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About orost

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  1. This seems to happen when the power station room becomes invalid for any reason for any length of time, e.g. after a power outage that turns off the light. It does not become functional again even after proper conditions are restored. A save and reload will temporarily fix it, but it will re-occur the next time the room's conditions are unfulfilled.
  2. Additional observation: there is something wrong with powered fridges too. I just noticed a fridge (which was powered, and had been for a while) contained food that was at 19C and not getting colder. After saving and reloading it quickly went down to 4C.
  3. Temperatures of food in unpowered fridges behave strangely: Different stacks in the same fridge can trend towards different temperatures - e.g. a stack of liceloaf can be at 10C and increasing, while a stack of muckroot can be at 7C and decreasing at the same time Some food stays at 4C indefinitely (not even huge stacks - I've seen it with 1000g of omelette) Saving and reloading the game causes the temperatures to quickly crash towards 4C - as if the fridge was working, even though it's still unpowered This is all observed with a fridge standing in about 23C ambient temperature.
  4. Thinking about this again, wouldn't a real-world radiant pipe be a radiator, getting its increased thermal exchange from large surface area? Then the correct way to implement radiant pipes would be to leave their conductivity the same as regular pipes, and give them a separate multiplier to heat transfer, representing large surface area, as a bonus factor, as R9MX4 says. Apart from fixing any bugs regarding heat transfer between pipe and its contents.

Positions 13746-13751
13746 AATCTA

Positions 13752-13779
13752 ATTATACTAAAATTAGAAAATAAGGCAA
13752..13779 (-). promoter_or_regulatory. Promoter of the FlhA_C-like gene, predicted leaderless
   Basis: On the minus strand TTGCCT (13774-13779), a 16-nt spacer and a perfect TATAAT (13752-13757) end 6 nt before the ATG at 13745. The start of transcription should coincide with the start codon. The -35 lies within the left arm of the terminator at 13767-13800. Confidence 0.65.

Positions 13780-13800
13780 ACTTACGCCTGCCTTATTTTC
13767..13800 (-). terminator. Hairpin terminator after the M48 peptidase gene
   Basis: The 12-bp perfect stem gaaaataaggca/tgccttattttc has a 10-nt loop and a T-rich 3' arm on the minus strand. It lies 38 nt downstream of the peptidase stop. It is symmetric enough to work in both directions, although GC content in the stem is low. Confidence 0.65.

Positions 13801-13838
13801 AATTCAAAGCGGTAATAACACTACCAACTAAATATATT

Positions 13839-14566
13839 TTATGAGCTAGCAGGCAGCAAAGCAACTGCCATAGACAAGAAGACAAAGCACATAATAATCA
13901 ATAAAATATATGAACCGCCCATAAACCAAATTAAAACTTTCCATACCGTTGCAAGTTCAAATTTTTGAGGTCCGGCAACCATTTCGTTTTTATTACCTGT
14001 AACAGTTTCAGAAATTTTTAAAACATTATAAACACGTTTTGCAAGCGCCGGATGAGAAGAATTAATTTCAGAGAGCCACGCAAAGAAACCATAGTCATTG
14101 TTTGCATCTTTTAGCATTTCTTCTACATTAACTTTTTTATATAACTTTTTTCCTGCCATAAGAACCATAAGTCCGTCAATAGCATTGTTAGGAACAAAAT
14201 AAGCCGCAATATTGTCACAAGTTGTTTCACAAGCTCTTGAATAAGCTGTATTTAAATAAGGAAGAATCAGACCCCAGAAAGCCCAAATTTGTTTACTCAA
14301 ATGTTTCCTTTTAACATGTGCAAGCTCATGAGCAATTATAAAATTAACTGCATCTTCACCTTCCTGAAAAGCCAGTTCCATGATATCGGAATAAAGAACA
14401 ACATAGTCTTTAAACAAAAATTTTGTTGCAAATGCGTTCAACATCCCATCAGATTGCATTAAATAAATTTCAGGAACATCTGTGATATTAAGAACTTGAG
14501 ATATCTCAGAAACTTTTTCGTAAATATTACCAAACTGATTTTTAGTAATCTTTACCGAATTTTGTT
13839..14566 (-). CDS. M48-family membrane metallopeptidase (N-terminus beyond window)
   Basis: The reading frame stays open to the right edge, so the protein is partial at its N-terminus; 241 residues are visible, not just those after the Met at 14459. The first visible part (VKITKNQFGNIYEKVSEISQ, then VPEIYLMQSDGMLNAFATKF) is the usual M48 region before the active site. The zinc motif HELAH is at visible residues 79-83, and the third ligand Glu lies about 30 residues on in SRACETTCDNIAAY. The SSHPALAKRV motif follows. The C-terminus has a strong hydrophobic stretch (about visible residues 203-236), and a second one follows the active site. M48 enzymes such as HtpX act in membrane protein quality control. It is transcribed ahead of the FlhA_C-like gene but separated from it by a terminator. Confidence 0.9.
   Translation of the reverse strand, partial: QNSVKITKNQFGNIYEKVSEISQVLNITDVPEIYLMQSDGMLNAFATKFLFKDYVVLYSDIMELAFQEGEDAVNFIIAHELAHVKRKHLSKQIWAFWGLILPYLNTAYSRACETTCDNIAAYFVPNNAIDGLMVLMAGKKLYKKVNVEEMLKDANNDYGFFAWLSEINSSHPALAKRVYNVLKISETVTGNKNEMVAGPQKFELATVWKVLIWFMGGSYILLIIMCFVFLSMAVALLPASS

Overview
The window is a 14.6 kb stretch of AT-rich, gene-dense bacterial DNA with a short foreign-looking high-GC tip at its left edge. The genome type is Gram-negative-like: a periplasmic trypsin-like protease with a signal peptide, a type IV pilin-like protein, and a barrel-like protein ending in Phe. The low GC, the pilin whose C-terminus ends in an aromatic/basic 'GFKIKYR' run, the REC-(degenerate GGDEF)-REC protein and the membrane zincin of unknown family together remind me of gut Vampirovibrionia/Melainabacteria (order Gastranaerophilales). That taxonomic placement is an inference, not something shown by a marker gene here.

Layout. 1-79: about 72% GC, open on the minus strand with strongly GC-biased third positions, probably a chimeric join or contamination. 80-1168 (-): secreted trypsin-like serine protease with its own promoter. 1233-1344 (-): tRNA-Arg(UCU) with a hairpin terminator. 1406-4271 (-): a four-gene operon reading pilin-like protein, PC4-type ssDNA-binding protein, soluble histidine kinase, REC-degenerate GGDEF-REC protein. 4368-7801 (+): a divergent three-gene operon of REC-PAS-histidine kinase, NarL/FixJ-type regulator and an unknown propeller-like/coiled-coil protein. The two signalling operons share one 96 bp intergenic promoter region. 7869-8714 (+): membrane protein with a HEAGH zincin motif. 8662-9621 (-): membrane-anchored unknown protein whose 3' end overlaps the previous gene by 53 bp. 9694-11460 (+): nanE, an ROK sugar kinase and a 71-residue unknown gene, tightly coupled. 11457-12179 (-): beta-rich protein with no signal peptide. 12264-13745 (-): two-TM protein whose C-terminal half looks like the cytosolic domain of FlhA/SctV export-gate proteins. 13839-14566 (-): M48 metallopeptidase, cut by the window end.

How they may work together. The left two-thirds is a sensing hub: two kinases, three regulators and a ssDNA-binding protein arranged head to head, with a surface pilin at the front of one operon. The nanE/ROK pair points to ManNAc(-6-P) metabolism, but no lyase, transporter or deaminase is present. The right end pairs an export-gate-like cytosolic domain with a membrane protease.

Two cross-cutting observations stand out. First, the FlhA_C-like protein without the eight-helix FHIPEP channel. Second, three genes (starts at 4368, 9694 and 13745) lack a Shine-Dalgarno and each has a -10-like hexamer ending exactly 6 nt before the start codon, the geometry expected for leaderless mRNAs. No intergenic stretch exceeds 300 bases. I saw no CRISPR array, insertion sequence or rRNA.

5. The problem they were trying to fix is that high thermal conductivity didn't ever matter because it was always limited by the lower material. You'd expect constructions involving things like tungsten to conduct heat better, but they didn't, except for the highly conductive material conducting with itself. It was lame, and unintuitive, and limited design options. It's definitely good that it's being changed, one way or another. May I suggest posting the geometric mean proposal on suggestions? I think it definitely deserves attention.
  6. Here is a save with a setup containing 4 heat exchangers: 1. Cold water through hot water with regular tungsten pipe 2. Cold water through hot water with radiant tungsten pipe 3. Hot water through cold water with regular tungsten pipe 4. Hot water through cold water with radiant tungsten pipe Inspecting the temperature of the water leaving the exchangers shows that there is no appreciable difference in performance between 1 and 2 and between 3 and 4. radiant_pipe_test.sav
  7. It doesn't work any better.
  8. I created a test setup comparing heat exchange of regular pipe with radiant pipe - identical tanks of hot water, made of abyssalite, with the same length of pipe running through them, one normal tungsten pipe the other radiant tungsten pipe. I pumped cold water through them and there appears to be no difference at all in heat exchange - in both the water gets only 0.7C hotter after running through the tank. Radiant pipe either doesn't work at all or the boost to heat exchange is so weak it's immeasurable. I re-tried this several times looking for errors in my setups but never got a difference in temperature larger than 0.1C (with temperature change being as high as 1.5C)
  9. Things like showers and toilets have zero heat transfer between the water stored inside them and the machine itself. You can confirm this by building one in an abyssalite chamber with vacuum inside. 100 degree water inside a 20 degree shower will not heat it up at all, and it will not cool down itself, as long as there is no gas around. Heat can be indirectly transferred through gas but this is much, much slower than direct transfer would be.